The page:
People in Beijing will begin to see self-driving delivery minivans moving cautiously alongside human delivery drivers whizzing along the streets of the Chinese capital.
Companies JD.com, Meituan and Neolix have obtained approval to test self-driving delivery vehicles on public roads in the Yizhuang area of southeast Beijing, marking a further step in the self-driving industry towards the marketing.
Also in the same area, the 5G network has just been implemented in a widespread manner, with the aim (among many others) of providing adequate coverage for the management of autonomous driving.
Local administrations formalized the operating licenses of the three companies for self-driving delivery vehicles at the 8th international congress of intelligent and connected vehicle technology last May 25th.
Neolix is a start-up specialized in the production of driverless logistics vehicles, surveillance and other city services. It is supported and funded by the Li Auto electric vehicle factory and will place 150 delivery robots on the streets of Beijing by June.
Neolix vehicles in the test area will function as mobile vending machines for the sale of snacks and lunch baskets to workers around the commercial complexes. Users can place the order on a small screen attached to the robot, pay via a QR code and instantly receive the purchased product.
JD is one of the main Chinese marketplaces active in e-commerce and has its own logistics. JD released its first generation of autonomous delivery vehicles in 2016 and adopted robots in over 20 cities in China as of April 2021.
The vehicles leave the JD delivery station unsupervised, loaded with packages, and plan their route based on the delivery address of each order. This technology allows each driver to remotely monitor up to 50 operating robots simultaneously.
JD's vehicles will transport packages from logistics centers and supermarkets to nearby office buildings, residential complexes and school campuses. Customers will be able to collect their order directly from the van using a collection code sent to them via a smartphone message.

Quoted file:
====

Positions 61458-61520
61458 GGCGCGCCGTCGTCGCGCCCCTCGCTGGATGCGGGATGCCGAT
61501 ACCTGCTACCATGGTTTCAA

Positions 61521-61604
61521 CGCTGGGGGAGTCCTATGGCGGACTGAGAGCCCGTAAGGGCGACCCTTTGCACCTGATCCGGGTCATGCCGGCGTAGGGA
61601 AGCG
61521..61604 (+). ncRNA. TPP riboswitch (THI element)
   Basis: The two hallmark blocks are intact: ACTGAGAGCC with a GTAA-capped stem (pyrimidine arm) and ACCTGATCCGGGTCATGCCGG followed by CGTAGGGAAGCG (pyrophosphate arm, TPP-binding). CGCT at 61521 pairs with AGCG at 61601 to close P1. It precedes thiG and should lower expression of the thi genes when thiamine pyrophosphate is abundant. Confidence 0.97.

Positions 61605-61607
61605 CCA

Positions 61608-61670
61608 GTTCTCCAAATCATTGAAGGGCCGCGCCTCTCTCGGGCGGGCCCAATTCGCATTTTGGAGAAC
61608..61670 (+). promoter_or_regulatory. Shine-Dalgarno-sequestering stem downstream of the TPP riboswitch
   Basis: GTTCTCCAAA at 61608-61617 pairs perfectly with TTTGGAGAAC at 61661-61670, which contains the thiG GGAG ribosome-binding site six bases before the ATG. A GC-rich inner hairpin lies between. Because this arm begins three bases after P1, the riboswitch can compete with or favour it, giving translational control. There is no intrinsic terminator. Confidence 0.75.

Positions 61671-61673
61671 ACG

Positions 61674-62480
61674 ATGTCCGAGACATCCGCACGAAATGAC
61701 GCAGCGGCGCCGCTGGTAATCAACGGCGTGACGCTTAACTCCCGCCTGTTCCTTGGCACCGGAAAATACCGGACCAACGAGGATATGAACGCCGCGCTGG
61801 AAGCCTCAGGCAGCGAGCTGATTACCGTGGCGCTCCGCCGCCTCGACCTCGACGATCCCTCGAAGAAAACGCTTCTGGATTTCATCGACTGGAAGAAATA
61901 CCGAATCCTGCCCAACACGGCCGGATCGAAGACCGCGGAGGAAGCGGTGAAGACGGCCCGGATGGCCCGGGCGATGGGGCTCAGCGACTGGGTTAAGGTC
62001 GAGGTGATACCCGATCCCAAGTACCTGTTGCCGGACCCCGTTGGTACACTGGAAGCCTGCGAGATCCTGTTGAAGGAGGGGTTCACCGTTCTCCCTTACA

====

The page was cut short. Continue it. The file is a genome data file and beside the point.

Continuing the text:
Meituan is a food delivery company, a sector that has experienced a real boom following the global pandemic. The company relies on a nationwide network of riders to bring takeaway food to customers.
They have been working internally on autonomous driving technologies in recent years and in the test area they will use a small fleet of drones for home deliveries. If the test is successful, they are ready to replicate the same model across China.
Image Credits: JD.com Robot for Autonomous Road Delivery. Photo: JDLogistic's WeChat account
At the congress event, local authorities released a regulation for autonomous delivery vehicles, the first of its kind in the country.
Based on the rules, the unmanned delivery vehicles of these companies are classified as "non-motor vehicles," which means they will run near bicycles instead of cars.
Furthermore, the regulation sets standards for size, weight, speed and other characteristics for robotic vehicles to be put under supervision alongside self-driving cars and buses.
The presence of drivers on site and remotely is also required, at least during the first days of testing, as a precaution.
Over the past 10 years we saw a big revolution in the logistics sector, due to e-commerce and at meantime under pressure during the pandemic. All for the benefit of the customer, who receives (and pretend) the goods at home in a short time, even after a few hours from the purchase.
To satisfy more and more people and maintain the high standards of service, logistics companies are forced to use automation systems. This thing could involve the replacement of human couriers with machines and create new professional figures. Will working conditions improve?
Author: Alessandro Ave
Main image Credits: JD.com robot for autonomous delivery. Photo: JDLogistic WeChat account
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